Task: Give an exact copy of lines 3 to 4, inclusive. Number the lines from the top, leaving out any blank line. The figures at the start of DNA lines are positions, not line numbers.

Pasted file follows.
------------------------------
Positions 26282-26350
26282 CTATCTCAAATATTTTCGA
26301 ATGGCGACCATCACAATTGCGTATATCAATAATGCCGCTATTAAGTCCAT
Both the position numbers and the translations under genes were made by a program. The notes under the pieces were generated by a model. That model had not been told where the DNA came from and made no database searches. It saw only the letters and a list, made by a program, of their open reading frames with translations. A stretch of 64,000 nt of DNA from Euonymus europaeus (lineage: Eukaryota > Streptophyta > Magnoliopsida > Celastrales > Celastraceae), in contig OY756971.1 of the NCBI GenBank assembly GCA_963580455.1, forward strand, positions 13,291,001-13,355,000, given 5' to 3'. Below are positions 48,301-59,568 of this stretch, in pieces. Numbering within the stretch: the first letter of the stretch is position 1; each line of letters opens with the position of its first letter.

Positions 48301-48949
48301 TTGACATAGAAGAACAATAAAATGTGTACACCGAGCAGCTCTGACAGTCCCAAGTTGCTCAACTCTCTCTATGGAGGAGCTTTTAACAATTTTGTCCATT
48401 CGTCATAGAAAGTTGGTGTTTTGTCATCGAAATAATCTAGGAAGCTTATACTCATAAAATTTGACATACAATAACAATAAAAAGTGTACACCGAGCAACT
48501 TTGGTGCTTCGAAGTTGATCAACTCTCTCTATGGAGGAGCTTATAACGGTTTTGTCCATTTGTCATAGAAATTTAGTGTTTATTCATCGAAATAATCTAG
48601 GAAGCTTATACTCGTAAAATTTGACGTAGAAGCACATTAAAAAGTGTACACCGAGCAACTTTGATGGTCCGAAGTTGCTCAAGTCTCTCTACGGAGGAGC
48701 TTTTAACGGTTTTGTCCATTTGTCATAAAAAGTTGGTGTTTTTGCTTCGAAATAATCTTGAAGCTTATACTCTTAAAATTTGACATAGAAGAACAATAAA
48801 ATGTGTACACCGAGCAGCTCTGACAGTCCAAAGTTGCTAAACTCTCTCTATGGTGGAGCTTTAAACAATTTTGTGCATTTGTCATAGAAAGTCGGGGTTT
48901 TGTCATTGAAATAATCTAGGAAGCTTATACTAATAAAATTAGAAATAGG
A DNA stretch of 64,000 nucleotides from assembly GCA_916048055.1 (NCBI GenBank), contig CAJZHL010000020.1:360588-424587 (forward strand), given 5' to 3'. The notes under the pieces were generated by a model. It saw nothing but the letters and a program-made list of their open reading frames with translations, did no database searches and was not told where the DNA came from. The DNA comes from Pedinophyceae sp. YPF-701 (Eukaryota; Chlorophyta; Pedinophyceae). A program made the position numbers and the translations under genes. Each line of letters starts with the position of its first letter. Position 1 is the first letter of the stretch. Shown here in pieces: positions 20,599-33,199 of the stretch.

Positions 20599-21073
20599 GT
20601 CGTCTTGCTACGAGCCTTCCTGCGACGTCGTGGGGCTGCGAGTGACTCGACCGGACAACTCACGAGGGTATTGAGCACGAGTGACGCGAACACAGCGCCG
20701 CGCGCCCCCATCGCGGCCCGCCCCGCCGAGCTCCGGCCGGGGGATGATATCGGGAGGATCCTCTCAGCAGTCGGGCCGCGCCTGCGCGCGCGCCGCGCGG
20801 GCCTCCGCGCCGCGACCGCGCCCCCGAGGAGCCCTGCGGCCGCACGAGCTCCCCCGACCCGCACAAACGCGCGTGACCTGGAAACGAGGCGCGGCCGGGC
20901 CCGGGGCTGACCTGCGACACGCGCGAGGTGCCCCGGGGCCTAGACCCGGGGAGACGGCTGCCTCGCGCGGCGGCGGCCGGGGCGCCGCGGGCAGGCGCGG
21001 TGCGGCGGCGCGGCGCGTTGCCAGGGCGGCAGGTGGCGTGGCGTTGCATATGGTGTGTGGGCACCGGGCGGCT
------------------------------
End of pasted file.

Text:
26301 ATGGCGACCATCACAATTGCGTATATCAATAATGCCGCTATTAAGTCCAT
Both the position numbers and the translations under genes were made by a program. The notes under the pieces were generated by a model. That model had not been told where the DNA came from and made no database searches. It saw only the letters and a list, made by a program, of their open reading frames with translations. A stretch of 64,000 nt of DNA from Euonymus europaeus (lineage: Eukaryota > Streptophyta > Magnoliopsida > Celastrales > Celastraceae), in contig OY756971.1 of the NCBI GenBank assembly GCA_963580455.1, forward strand, positions 13,291,001-13,355,000, given 5' to 3'. Below are positions 48,301-59,568 of this stretch, in pieces. Numbering within the stretch: the first letter of the stretch is position 1; each line of letters opens with the position of its first letter.